All the chefs and all the foods I have met are my teachers. People can learn from anything.

Chinese Restaurant Imperial Palace
Wong Hing Sang
Chinese Restaurant Imperial Palace Wong Hing Sang

Chinese Restaurant Imperial Palace Wong Hing Sang

Curiosity towards the culinary world, cultivated in childhood

Have you always liked cooking?

Mr. Wong:
In my childhood in China, eating was my hobby. We were poor so that I caught fish from the river and cooked those. I cooked them with the scales on.

Both of my parents worked so by the time I was about 12 years old I was able to cook basic food. They were easy things, such as boiled dumplings and steamed bread. I liked studying, too, but I could not concentrate on that due to social conditions.
In the end I decided to become a chef.

If I could not continue studying, I had to survive with my skills.
I chose the chef’s path hoping that despite being a tough one, I could make many people happy with my food, if I had the skills.

You trained in Hong Kong first.

Mr. Wong:
I went to Hong Kong when I was 19 years old. The first place I worked at was a big Chinese restaurant with 300 seats. It was 40 years ago so that restaurant no longer exists.
It was very big so I was only allowed to do simple chores. For the first year or so I cleaned the mess left after cutting vegetables, and as for cooking all I did was cut meat.
I did not know anything about cooking at all.

In China, dim sum and Chinese cuisine are done by different people.
The chefs who did dim sum and small plates came at three in the morning and went home at eleven.
The chefs who cooked meals came after that. In Japan now, there are not so many people so chefs do both, but over there, that’s how it is. In that kind of environment I was working with the meals.

While learning cooking from zero, I was also studying English and Cantonese.
It took English skills in order to work in Hong Kong, and even though it was Chinese food I was using Mandarin. I worked in the afternoon and I studied English at school three times a week.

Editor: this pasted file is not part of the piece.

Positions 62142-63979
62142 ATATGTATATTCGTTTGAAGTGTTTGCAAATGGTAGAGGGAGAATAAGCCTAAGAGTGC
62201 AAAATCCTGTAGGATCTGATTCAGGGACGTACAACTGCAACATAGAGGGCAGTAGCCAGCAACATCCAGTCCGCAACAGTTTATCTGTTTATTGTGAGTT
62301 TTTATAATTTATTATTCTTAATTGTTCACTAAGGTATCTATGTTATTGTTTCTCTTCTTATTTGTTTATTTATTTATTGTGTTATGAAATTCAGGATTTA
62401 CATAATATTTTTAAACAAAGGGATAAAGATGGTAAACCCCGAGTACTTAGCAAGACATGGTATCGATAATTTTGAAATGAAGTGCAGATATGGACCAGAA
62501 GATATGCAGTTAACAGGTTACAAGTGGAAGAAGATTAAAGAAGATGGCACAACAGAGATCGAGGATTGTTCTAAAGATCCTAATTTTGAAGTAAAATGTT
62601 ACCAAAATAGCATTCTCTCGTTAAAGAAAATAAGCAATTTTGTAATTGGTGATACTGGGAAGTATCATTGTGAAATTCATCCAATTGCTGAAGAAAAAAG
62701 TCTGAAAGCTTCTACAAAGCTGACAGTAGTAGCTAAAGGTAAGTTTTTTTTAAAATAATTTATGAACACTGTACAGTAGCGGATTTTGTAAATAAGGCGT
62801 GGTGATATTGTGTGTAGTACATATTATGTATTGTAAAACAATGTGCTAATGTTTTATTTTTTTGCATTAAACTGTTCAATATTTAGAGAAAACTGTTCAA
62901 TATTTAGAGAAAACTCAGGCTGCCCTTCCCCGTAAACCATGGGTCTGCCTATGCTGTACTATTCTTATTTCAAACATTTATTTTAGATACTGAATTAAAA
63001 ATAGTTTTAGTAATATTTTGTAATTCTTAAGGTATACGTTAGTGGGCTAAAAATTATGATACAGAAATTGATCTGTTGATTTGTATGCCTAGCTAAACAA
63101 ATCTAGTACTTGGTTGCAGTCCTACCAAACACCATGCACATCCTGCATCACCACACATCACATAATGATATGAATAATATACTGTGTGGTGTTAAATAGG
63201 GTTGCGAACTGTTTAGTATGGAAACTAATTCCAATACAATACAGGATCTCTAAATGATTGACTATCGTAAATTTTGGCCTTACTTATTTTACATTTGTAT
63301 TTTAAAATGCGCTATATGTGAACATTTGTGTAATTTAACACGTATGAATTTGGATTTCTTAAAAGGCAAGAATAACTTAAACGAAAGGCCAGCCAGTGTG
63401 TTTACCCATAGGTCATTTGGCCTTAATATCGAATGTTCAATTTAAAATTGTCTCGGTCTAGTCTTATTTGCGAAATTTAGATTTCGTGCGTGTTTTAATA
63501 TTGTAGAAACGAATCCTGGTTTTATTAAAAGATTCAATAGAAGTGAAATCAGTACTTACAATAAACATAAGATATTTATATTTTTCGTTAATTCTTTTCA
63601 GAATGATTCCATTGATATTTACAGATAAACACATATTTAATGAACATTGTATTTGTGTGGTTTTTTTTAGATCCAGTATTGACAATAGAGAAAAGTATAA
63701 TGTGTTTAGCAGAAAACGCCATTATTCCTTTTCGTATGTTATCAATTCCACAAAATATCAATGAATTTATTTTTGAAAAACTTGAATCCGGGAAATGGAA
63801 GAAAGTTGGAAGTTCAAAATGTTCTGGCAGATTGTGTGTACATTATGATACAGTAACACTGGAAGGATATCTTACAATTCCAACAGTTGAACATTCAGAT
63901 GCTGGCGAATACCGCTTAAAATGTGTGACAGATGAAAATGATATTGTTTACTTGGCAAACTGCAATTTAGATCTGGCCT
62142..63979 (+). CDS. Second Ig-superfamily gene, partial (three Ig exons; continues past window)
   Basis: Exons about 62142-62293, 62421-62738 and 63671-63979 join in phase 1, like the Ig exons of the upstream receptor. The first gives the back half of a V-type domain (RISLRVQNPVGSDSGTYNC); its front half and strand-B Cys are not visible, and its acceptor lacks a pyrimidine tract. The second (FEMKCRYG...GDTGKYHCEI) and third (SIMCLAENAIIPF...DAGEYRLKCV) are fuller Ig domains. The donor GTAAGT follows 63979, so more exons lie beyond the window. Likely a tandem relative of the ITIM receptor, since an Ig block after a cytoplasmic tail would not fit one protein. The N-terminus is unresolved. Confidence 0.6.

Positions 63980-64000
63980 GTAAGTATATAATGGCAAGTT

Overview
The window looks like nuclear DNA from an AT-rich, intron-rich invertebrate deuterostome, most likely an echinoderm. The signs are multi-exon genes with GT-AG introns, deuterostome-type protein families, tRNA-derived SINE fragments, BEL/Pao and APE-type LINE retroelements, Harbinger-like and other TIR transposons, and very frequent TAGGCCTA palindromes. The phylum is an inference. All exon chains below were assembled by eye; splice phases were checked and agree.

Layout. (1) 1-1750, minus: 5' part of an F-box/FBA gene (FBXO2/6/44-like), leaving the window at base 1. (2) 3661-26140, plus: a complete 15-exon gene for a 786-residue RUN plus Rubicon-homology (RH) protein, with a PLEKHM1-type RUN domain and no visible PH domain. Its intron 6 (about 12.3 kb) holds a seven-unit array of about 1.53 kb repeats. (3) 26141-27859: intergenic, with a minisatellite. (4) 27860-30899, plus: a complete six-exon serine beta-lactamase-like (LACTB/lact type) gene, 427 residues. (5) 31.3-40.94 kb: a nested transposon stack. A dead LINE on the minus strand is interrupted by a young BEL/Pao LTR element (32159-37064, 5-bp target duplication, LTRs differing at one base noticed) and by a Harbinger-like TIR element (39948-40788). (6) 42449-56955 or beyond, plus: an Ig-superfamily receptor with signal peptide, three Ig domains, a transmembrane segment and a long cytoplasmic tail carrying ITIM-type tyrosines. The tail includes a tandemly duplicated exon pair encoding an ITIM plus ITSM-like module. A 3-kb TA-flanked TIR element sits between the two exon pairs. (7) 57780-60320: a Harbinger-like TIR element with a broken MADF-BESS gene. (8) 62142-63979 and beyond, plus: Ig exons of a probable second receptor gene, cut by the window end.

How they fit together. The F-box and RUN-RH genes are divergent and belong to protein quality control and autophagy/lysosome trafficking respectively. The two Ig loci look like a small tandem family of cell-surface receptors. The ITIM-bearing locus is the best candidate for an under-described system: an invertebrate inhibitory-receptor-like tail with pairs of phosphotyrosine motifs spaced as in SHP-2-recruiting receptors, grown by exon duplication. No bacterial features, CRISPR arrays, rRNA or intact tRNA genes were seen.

By doing that I gained experience at several Chinese restaurants and brushed up my skills as a chef little by little. I think I stayend in Hong Kong for about three years. For me it was the place where I learned basic cooking.

Why did you come to Japan?

Mr. Wong:
In Hong Kong back then there were many tourists from Japan. There were also many coming to our restaurants, but in Hong Kong there were no people who could speak Japanese at all, so it was like you could make living as a tour guide if you could just speak Japanese.

Then I felt like a kind of possibility in the country of Japan.
I decided to go to Japan, thinking it would be good to learn Japanese.
It was 1985 when I came to Japan.

Please tell me about your career here.

Mr. Wong:
The first place I worked at was a Chinese restaurant in Shinsaibashi (in Osaka).

After that I worked as head chef in Sannomiya (in Kobe), then I went to the Chinese restaurant in a Kyoto hotel. It was a good experience since there was a Japanese restaurant next to ours and I could learn about Japanese cuisine. The time I spent in Kyoto was an exciting period for someone like me who only knew about Chinese cuisine. After that I started work at the Westin Hotel Osaka.

The tough thing when I came to Japan from China was the difference in ingredients.
It was difficult to get the dry foods and seasonings that we used for Chinese cuisine.
The vegetables are also different from those in China. I gradually leanrd to cook here by adjusting to Japanese food materials.

You were having tough time in some ways. How was the state of Chinese food back then?

Mr. Wong:
Back then when we said “Chinese food,” that meant Mandarin food.
There were many foods cooked with oil and it meant Chinese food was oily food, and that’s just how it was.

And after that, Mr. Ching Ken Ming, father of Mr. Kenichi Ching, brought Sichuan cuisine to Japan.
We can certainly say that Sichuan cuisine was brough tot Japan by the Chings.
And after that, 30 years ago Mr. Tomitoku brought chefs from Hong Kong, and Cantonese cuisine was delivered to the country.

Among Chinese cuisines, Cantonese matches especially well with Japanese tastes.
It is applicable to Japanese cuisine that it is not just oily but it draws out the taste of the materials well. I think that’s why it has grown well in Japan.

All the chefs and foods I have met are my teachers. People can learn from anything.

Chinese Restaurant Imperial Palace Wong Hing Sang

Chinese Restaurant Imperial Palace appearance

Chinese Restaurant Imperial Palace

Inquiry
+81-6-6440-1065
Access
Westin Hotel, 3rd Floor 1-1-20 Oyodonaka, Kita-ku, Osaka-shi, Osaka
7-minute walk from Osaka Station
Free shuttles are available every 15 minutes from JR Osaka Station
※300 parking spaces are available in the hotel basement level.
※Parking is free of charge up to 3 hours with a purchase of 3,000 yen or more.
Hours
Lunch 11:30 - 15:00 (last order at 14:30)
Dinner 17:30 - 22:00 (last order at 21:30)
Closed
Open daily throughout the year